Since 1980, there have been 120 eruptions and 52 episodes of notable volcanic unrest at 44 U.S. volcanoes. When erupting, all volcanoes pose a degree of risk to people and infrastructure. However, the risks are not equivalent from one volcano to another because of differences in eruptive style and geographic location.
The USGS assesses active and potentially active volcanoes in the U.S., focusing on history, hazards and the exposure of people, property and infrastructure to harm during the next eruption. The assessment uses 24 factors to obtain a score and threat ranking. The findings are in the newly published 2018 Update to the U.S. Geological Survey National Volcanic Threat Assessment.
Eleven of the eighteen very high threat volcanoes are in Washington, Oregon, or California, where explosive and often snow- and ice-covered volcanoes can project ash or lahar (debris flow) hazards long distances to densely populated and highly developed areas. These include Mount St. Helens, Mount Rainier, Mount Hood, Three Sisters, Newberry, Mount Baker, Glacier Peak and Crater Lake (in Washington and Oregon), and Mount Shasta, Lassen and Long Valley (in California). The threat ranking is not a list of which volcano will erupt next. Rather, it indicates how severe the impacts might be from future eruptions at any given volcano.
The volcanic threat assessment helps prioritize U.S. volcanoes for research, hazard assessment, emergency planning, and volcano monitoring. It is a way to help focus attention and resources where they can be most effective, guiding the decision-making process on where to build or strengthen volcano monitoring networks and where more work is needed on emergency preparedness and response.
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Mount St. Helens and Mount Hood provide excellent depositional records of the broad spectrum of volcanic hazards that involve the flow or fall of volcaniclastic particles. This field-trip guide provides an in-depth introduction to the deposits, including criteria that are observable in the field to aid in differentiating between pyroclastic density current, pyroclastic-fall, debris-avalanche, lahar, water-flood, and glacial deposits. The guide also introduces the Holocene eruptive histories of Mount St. Helens and Mount Hood and discusses the processes responsible for deposit emplacement.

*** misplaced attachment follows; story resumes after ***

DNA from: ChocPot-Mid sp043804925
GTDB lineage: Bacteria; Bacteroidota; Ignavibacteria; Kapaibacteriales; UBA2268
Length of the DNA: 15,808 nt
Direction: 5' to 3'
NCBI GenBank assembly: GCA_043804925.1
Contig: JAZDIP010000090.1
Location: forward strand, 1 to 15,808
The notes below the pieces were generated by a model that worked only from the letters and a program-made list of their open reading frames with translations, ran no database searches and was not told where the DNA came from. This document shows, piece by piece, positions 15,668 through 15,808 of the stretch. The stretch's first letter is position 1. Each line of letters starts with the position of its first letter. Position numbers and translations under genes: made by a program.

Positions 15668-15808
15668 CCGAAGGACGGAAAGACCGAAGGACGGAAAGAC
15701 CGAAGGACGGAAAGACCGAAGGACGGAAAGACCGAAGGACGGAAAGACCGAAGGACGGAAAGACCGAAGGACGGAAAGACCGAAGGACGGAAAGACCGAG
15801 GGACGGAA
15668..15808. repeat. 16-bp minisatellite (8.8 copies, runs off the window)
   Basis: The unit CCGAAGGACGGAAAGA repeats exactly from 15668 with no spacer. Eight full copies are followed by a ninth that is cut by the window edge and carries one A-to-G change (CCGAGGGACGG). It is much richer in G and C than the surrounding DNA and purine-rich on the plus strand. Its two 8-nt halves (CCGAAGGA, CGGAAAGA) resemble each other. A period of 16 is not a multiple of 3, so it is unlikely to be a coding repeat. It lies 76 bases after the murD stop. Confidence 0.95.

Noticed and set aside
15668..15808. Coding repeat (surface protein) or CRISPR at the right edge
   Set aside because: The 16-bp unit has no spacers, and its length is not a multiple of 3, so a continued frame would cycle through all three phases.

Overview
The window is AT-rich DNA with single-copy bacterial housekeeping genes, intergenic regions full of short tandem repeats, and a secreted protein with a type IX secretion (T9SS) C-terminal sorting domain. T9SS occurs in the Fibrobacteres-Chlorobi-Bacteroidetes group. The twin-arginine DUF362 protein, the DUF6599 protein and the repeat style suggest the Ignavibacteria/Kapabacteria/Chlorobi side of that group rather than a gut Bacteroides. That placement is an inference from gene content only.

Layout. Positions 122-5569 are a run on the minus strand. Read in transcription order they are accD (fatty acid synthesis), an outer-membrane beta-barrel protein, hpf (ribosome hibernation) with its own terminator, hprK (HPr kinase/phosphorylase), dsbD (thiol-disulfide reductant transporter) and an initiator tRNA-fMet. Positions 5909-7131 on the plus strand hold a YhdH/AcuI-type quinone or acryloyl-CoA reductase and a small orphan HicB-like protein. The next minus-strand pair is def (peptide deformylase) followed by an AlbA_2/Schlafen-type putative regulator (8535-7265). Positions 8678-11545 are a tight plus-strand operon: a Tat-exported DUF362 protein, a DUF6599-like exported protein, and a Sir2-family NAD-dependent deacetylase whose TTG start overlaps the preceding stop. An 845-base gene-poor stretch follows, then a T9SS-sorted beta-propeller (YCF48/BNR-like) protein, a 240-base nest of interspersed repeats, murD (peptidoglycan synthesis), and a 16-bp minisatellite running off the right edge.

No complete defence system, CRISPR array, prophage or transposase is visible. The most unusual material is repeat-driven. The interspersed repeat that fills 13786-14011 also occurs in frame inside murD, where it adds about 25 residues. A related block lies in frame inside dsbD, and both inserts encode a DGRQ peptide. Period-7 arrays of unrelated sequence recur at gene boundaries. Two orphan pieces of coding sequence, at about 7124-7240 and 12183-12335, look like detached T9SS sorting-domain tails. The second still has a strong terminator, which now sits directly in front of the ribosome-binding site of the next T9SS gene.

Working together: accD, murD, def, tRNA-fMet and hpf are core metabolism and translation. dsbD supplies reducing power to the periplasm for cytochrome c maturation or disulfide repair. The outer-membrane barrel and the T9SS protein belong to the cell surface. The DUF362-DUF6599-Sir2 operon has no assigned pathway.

This self-guided field trip provides a road log, GPS coordinates, descriptions of what you will see and how to interpret the deposits, Geologic field-trip guide of volcaniclastic sediments from snow- and ice-capped volcanoes—Mount St. Helens, Washington, and Mount Hood, Oregon.
Middle Sister is the product of a profound 50,000–15,000-year-ago eruptive episode that also built South Sister. At 1.6 mi3 (7 km3), Middle Sister's eruptive volume is modest, but its diverse chemistry, sudden onset and abrupt end are intriguing.
Eruptions in the Three Sisters volcanic cluster prior to 50,000 years ago were exclusively basaltic. But lava flows erupted from 50,000 to 37,000 years ago at Middle Sister were chemically diverse, with basaltic andesite, a high-silica rhyolite, and andesite produced from the mixing of a rhyolite and mafic magma (rhyolite and rhyodacite also erupted at South Sister during this time). Between 37,000 to 27,000 years ago, volcanism diminished near Middle Sister and flared up at South Sister, with abundant andesite and dacite lava flows covering South Sister, and several rhyolite flows erupting on its flanks. From 27,000 to 15,000 years ago, Middle Sister erupted mafic, intermediate, and silicic lava flows and then ceased to erupt.
The temporary quadrupling of the eruption rate and introduction of andesite/dacite compositions are a profound departure from the productive, but consistently mafic, earlier eruptive history of the Three Sisters volcanic cluster. The eruption of rhyolite starting about 50,000 years ago and the mixing of mafic material with rhyolite implies development of a more complex (fractionating) magmatic system that waxed 50,000–30,000 years ago, culminated 30,000-20,000 years ago, then waned by 15,000 years ago. The Sisters are notable because the detailed mapping and high-resolution geochronology show that two adjacent stratovolcanoes (Middle and South Sisters) were concurrently active over the same short, but measurable, interval.
Lahar, an Indonesian word for volcanic mudflow, is a mixture of water, mud, and volcanic rock flowing swiftly along a channel draining a volcano. Lahars can form during or after eruptions, or even during periods of inactivity.
Lahars form in many ways. They commonly occur when eruptions melt snow and ice on snow-clad volcanoes; when rains fall on steep slopes covered with fresh volcanic ash; when crater lakes, volcano glaciers or lakes dammed by volcanic debris suddenly release water; and when volcanic landslides evolve into flowing debris. Lahars are especially likely to occur at erupting or recently active volcanoes.
Lahars can occur with little to no warning, and may travel great distances at high speeds, destroying or burying everything in their paths. Because lahars are so hazardous, USGS scientists pay them close attention. They study lahar deposits and limits of inundation, model flow behavior, develop lahar-hazard maps, and work with community leaders and governmental authorities to help them understand and minimize the risks of devastating lahars.
Read more and download this new USGS Fact Sheet, Lahar—River of volcanic mud and debris.